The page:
Tanzania: 750m/ - to Be Spent On Innovation, Tech Improvement

THE Ministry of Education, Science and Technology will spend 750m/- on improving innovation and technology of 70 finalists at this year's national competition for science, technology and innovation.

Announcing winners at the weekend, Minister for Education, Science and Technology, Prof Joyce Ndalichako, said innovation would be improved through the Tanzania Commission for Science and Technology (Costech).

The winners were from the exhibition of Innovation Week held in March this year after judges went through their works and decided who had excelled.

Prof Ndalichako announced the three top winners in seven categories who participated in the exhibition whereas the overall winner in each would receive 5m/-, runners-up 3m/- and 2m/- for those who held third position.

She insisted a need for innovation for increased productivity, employment and economic development.

Prof Ndalichako was of the view that innovation should direct market demand as it was the only avenue where they saw the value and benefit of innovations for their livelihoods.

"Innovation is richness. You must be guided on how best to attain that benchmark we have with us from copyrights, business registration and Costech. Use them effectively," he insisted.

This year's competition attracted 583 innovators who showcased their innovations expressing government commitment to empowering local innovators so that their technologies could be valued in and outside the country.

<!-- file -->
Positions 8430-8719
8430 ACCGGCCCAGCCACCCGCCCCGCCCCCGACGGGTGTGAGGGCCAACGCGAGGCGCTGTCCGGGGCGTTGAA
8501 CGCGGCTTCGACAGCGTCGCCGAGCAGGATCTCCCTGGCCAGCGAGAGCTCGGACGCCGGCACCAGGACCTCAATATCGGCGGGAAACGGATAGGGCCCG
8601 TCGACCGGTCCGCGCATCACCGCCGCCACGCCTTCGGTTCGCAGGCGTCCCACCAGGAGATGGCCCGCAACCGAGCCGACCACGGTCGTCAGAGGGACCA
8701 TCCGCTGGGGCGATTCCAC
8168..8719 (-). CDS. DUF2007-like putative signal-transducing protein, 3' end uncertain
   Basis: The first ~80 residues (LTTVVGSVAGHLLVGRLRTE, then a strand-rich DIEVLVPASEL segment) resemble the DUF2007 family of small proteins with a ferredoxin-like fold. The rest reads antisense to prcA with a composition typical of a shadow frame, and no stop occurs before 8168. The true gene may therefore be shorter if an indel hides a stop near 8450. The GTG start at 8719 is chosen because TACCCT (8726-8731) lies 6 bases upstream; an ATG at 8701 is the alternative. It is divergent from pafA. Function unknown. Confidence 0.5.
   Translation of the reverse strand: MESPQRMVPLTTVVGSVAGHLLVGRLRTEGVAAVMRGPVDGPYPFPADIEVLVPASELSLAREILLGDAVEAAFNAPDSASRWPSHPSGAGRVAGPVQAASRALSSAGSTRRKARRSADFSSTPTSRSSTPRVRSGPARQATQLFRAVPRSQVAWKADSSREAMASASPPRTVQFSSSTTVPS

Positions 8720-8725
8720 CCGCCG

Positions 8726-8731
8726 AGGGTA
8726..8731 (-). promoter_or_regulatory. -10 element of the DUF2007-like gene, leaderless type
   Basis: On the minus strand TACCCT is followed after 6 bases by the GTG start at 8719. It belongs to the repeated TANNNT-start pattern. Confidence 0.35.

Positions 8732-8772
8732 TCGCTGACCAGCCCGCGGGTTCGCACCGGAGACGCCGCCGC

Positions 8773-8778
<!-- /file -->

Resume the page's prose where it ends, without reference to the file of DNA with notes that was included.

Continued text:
"The Ministry of Education, Science and Technology used 50.55bn/- for 145 projects of 517 researchers in postgraduate courses last year," said director of Science, Technology and Innovation.

The government last year also spent 750m/- on 60 innovators who took part in previous competitions and among the innovators included the one who came up with an idea to make a chopper.

She noted that the government was determination to recognise innovators from the grassroots, saying the innovations which would receive support should have an impact on national development.

She added that the innovators were attached to innovation centres and hubs from where they were developed and registered for patent rights.

She said the government was committed to seeing that innovations contributed to technological advancement and industrial economy.

"For the first time," he said, "this year's competition has included innovators from primary schools the ultimate goal being innovation inclusiveness."

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